2. White space is good
  3. Visually organize the page; employ horizontal rules
  4. Keep pages short
  5. Include elements of contrast
  6. Use all stylistic elements in moderation

Browsability connotes logical organization

As the size of an information system grows, so does the need to logically organize its data. This implies grouping conceptual sets of data with similar conceptual sets of data. Browsability becomes apparent when it is coupled with hypertext and logical groupings of information.

Despite the dynamic nature of logical groupings of information, the organization of information and knowledge seem to be a necessary part of human existence. Since the primary purpose of information servers is to disseminate knowledge, facts, and ideas, it then follows the information they disseminate must be organized in some reasonable fashion. Thus:

  1. Know your audience
  2. Provide "about" texts
  3. Use the vocabulary of your intended audience
  4. Create a hierarchal system of ideas
  5. Create a system that is both flexible and exhaustive
  6. Classify by format last

Searchability addresses specific needs

The largest of information systems must include search features. These features help overcome the disadvantages of the purely browsable system.

First, your conception of the information universe is not necessarily the same as your reader's. While you try to group things in the most logical manner, your reader's "logic" will be different than yours. Searchability can help over come this discrepancy by allowing the reader to create their own set of logically similar items. Searchability readily lends itself to locating known items rather than making the reader browser down a number of menus to get what they want. Searchability works independently of your collection's size.

On the other hand, in order to effectively search an information system, the reader must know the query language of the search engine. The ability to search an information system assumes your readership has a preconceived idea describing what they need. Totally searchable systems require the searcher to know the data structure of the indexed collection.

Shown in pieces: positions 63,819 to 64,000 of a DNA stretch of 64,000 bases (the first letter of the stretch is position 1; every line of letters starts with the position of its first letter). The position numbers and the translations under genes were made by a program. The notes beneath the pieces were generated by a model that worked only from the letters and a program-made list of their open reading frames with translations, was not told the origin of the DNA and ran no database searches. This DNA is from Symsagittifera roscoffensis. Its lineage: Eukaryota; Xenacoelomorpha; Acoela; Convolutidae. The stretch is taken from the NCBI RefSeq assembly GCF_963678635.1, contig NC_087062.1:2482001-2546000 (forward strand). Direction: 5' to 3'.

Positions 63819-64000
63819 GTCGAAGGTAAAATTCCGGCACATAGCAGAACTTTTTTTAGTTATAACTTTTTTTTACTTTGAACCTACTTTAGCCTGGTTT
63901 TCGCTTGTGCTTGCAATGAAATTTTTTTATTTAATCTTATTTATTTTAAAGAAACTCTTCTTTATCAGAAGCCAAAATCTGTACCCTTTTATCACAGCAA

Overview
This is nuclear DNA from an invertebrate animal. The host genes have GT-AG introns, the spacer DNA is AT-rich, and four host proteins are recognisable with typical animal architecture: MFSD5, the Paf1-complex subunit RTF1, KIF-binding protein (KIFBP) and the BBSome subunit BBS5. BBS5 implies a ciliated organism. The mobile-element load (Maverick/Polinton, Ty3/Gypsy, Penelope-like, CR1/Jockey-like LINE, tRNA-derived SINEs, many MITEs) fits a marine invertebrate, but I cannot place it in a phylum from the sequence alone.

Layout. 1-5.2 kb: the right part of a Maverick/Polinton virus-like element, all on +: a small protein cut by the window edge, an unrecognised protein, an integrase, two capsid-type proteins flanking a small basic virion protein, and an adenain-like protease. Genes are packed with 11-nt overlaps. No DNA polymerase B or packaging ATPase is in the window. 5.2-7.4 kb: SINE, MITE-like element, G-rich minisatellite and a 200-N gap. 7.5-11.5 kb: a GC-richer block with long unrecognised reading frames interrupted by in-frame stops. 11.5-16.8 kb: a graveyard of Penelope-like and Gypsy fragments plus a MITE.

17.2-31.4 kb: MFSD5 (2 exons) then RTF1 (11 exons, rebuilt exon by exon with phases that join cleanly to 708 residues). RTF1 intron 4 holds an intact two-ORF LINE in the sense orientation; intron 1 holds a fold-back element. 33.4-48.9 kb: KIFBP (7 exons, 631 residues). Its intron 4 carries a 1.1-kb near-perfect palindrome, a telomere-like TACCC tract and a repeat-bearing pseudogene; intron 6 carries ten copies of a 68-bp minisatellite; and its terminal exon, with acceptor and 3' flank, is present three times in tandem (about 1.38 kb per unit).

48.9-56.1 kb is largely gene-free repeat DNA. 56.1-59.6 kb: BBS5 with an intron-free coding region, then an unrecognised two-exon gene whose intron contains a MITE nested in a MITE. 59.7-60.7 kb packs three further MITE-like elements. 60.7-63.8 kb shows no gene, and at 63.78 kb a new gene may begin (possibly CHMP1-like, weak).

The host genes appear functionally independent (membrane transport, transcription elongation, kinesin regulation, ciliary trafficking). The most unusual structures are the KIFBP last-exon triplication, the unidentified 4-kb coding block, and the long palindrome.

All hope is not lost. Try to follow these guidelines:

  1. Include help texts
  2. Map located items to similar items
  3. Provide simple as well as "power user" search mechanisms

HTTP and libraries

Given the existence of these new technologies, how can they be put to use in libraries? There are a number ways including by not limited to:

  1. "about" texts describing services and staff
  2. collections of Internet resources
  3. interfaces to databases
  4. electronic "librarians"

First of all, libraries can use HTTP server to supplement much of their print materials describing services and staff. This sort of information can include thing like resumes, presentation, essays, or other activities demonstrating the qualifications of the staff to the library's clientele. It can include any publications a library creates. It can include instructions on how to use various library tools as well as library guides.

Using a database program, collections of Internet resources can be collected. Once in a database program, reports can be generated (HTML files) which in turn can be used to make up the body of an HTTP server. This is how the "Study Carrels" of the NCSU Libraries are maintained.

Coupled with the use of special HTML constructs called FORMS and the use of common gateway interface (CGI) scripts, HTTP servers are extensible. CGI scripts allow programmers to create applications using HTTP servers as front-ends. These applications take input from the FORM, process it, and return results back to the end-user. Many times these CGI scripts are used to search databases. This is how the Alcuin database is being utilized. Sometimes they are used to generate specialized email.

There is no reason this same sort of programming can't be applied to create an electronic "librarian." Such a program could ask the end-user questions. Based on the answers, it could ask other questions. At the end of the question/answer process, the program could generate a list of search statements (in the form of URLs). These URLs would then form an outline of how the end-user could find the sort of information they seek in the electronic library.


In conclusion, HTTP (or more commonly known as World Wide Web) servers are Internet-based applications for disseminating information. As information systems, they can embody many of the qualities of libraries and need to be readable, browsable, and searchable in order to be most effective. HTTP servers represent the fundamental change society is looking upon information. If we as librarians can learn to incorporate these new technologies with our traditional ideals, then we can look forward to enjoying providing needed information services for a long time to come.

Creator: Eric Lease Morgan <>
Source: This essay, presented to MUGLNC, March 31, 1995.
Date created: 1995-03-31
Date updated: 2005-05-21
Subject(s): MUGLNC (Microcomputer Users Group for Libraries in North Carolina); presentations; Web servers;